Beauty For Ashes

Beauty For Ashes

To give them beauty for ashes, The oil of joy for mourn­ing, The gar­ment of praise for the spirit of heav­i­ness; That they may be called trees of right­eous­ness, The plant­ing of the LORD, that He may be glo­ri­fied. Isa­iah 61:3


The dif­fer­ence is so shock­ing. Sobering.

We drove through the Black For­est this week­end, tak­ing in the dras­tic change to our beau­ti­ful trees.

Most of the time we were speech­less. The rest of the time we were in awe at how the fire worked its way through the for­est. It seemed as though it selected which homes to burn and which to leave untouched. In the pic­ture above, can you see the two pic­nic benches? They were made of wood. They were vir­tu­ally untouched, stand­ing out in all their fresh tan glory. Sit­ting alone in acres of destruc­tion. Why were they spared?

fire bikes


We came upon this house, and I thought, “Oh, look, the fam­ily is here. They brought the bikes for their chil­dren to keep them enter­tained while the par­ents could work.”  Nobody was there. The bikes were mostly spared. The one closer to the house looks untouched. The house, not so much.

fire birdhouse

As we drove around, I got out of the car to look at this house. Sev­eral things about the house intrigued me. First, a bright green caught my eye. I walked over and saw this per­fectly untouched bird­house… behind the com­pletely burned out house. And can you see that old wooden wagon just behind the house? Again, untouched. Why couldn’t it have been the other way around?

As I saw these images, my mind tried to com­pre­hend how this could be. How could we have destruc­tion and loss, so ram­pant, and then a pop of color right in the midst of it? Untouched, not even sooty, but fresh looking?

And I thought of God. How He has plucks His chil­dren from the flames of destruc­tion. How very close we are to the path of the rag­ing fire, yet He spares us. Not one of us deserves the fire or the sal­va­tion more than another. Yet God pre­serves some for His glory. For the awe and won­der­ment of all to behold His mercy. For it is all mercy.

For­est fires burn between 1000 and 1500 degrees F. That’s hot. Under­stand­ing that sim­ple fact makes the whole real­ity that some things sur­vived all the more astonishing.

fire fence melted


This fence just melted.

fire tree sky


Even in the destruc­tion you can see beauty.

fire road


fire house angle


We saw a lot of fire­places stand­ing in heaps of rub­ble. And yet the peo­ple are hope­ful. We saw so many signs thank­ing the first respon­ders and the fire­fight­ers. We even saw this one:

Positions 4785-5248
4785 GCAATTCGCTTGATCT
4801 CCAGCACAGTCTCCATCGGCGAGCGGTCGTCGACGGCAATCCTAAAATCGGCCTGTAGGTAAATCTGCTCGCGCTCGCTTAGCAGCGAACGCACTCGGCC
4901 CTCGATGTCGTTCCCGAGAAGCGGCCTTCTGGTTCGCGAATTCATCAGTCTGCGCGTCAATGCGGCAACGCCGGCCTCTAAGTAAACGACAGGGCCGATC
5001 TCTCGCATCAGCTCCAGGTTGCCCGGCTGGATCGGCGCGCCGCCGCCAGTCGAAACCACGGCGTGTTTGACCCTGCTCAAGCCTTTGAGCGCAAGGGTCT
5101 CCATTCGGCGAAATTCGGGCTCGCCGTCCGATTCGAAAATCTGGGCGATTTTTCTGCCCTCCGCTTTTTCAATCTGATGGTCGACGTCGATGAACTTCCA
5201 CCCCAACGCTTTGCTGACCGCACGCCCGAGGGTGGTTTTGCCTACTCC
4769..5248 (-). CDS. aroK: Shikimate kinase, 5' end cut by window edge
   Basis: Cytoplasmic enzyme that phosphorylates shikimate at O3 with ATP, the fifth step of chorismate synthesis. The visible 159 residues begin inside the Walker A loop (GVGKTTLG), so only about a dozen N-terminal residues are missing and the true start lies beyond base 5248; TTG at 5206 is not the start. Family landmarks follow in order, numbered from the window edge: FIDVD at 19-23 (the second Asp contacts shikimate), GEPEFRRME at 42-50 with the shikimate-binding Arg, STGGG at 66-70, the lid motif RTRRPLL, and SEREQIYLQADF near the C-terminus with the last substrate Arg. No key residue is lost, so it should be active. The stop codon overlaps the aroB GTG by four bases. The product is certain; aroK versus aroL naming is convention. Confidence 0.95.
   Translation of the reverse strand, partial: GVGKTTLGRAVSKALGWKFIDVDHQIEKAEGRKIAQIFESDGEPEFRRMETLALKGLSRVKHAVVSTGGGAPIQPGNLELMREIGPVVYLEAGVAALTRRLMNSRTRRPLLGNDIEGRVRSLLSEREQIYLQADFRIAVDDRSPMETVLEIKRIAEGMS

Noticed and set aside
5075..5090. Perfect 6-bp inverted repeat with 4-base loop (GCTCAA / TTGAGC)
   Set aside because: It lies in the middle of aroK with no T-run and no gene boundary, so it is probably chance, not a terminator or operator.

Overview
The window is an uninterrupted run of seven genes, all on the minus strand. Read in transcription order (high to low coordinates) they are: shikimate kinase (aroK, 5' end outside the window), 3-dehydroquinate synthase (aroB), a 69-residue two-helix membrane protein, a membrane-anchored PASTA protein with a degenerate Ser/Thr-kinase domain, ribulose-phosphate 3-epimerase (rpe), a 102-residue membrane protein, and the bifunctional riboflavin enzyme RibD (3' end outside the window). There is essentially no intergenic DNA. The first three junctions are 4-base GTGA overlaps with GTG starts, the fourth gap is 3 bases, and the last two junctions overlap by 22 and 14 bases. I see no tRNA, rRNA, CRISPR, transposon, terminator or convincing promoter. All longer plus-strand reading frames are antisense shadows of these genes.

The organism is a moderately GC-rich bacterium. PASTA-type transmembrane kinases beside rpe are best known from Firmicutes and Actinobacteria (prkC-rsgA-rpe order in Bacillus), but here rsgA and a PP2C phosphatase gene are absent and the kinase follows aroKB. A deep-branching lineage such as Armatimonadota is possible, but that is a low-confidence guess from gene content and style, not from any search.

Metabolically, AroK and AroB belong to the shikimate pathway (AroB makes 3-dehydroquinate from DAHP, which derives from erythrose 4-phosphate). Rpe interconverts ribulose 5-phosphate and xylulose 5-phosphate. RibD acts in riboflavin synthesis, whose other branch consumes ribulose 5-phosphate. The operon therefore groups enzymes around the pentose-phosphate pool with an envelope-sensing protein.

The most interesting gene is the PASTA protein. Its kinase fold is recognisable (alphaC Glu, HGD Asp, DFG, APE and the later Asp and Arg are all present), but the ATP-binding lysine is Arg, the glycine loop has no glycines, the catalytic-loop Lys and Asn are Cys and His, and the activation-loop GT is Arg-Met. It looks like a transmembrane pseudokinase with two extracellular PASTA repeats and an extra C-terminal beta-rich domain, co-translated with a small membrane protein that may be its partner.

fire thanks

Thank you for try­ing.
Thank­ful in the midst of loss.

Good reminder.

I’m strug­gling to write this post. My thoughts are inter­min­gling, crash­ing, fight­ing with each other to make their way to my key­board. Hope, loss, destruc­tion, sov­er­eignty. In my face. And yours. Com­pas­sion, heartache, and thank­ful­ness. What wins? Real peo­ple have suf­fered immense loss. Real peo­ple were spared.

Some­one told me that some peo­ple who sur­vived loss may have a sense of guilt when they see the rub­ble of their neighbor’s home. Why him and not me? Why ever? Why do we rage against God’s sov­er­eignty? Why can’t we just accept the bad as we accept and often expect the good?

I am reminded of Job. He suf­fered immense loss: his chil­dren, his livestock-sheep and camels (and he had sub­stan­tial live­stock, was the great­est of men in all the east), his ser­vants all in one day. –Job chap­ter 1.  His body was cov­ered with boils from the soles of his feet to the crown of his head. His not-so-helpful wife told him to curse God and die. Yet, Job said:

What? shall we receive good at the hand of God, and shall we not receive evil? In all this did not Job sin with his lips.

Wow. I would dare say that nobody has ever suf­fered as Job did. And he was faith­ful. He trusted God. Can’t we? Even if we are spared and oth­ers are hurt­ing? Even if we are hurt­ing and our neigh­bor is spared?

What do we do with our utter help­less­ness? Many men fought the flames for many days. God granted mercy by send­ing rain, by turn­ing winds, by stop­ping the fire in only a few days.

I’m thank­ful.

I won­der if I will for­get to be thank­ful by mid-week next week. It’s how we are.

And yet, back to the verse from Isa­iah 61. To give them beauty for ashes…that they may be called trees of righteousness…

We have ashes and burned out trees. I pray that the Lord will bring out His beauty in the peo­ple of the Black For­est. That they will be called trees of right­eous­ness, prais­ing Him, trust­ing Him, hold­ing fast to a faith that is unshak­able, unmove­able. That new life will grow in them.

I have hope.

**Note: I took all of these pho­tos. They are untouched and unedited. I’m an ama­teur. I used my iPhone. Per­haps one day I will fig­ure out more about photo edit­ing. In my spare time.

I’ve linked up here: Cor­ner­stone Con­fes­sions and Sim­ply Help­ing Him

Related Posts Plugin for WordPress, Blogger...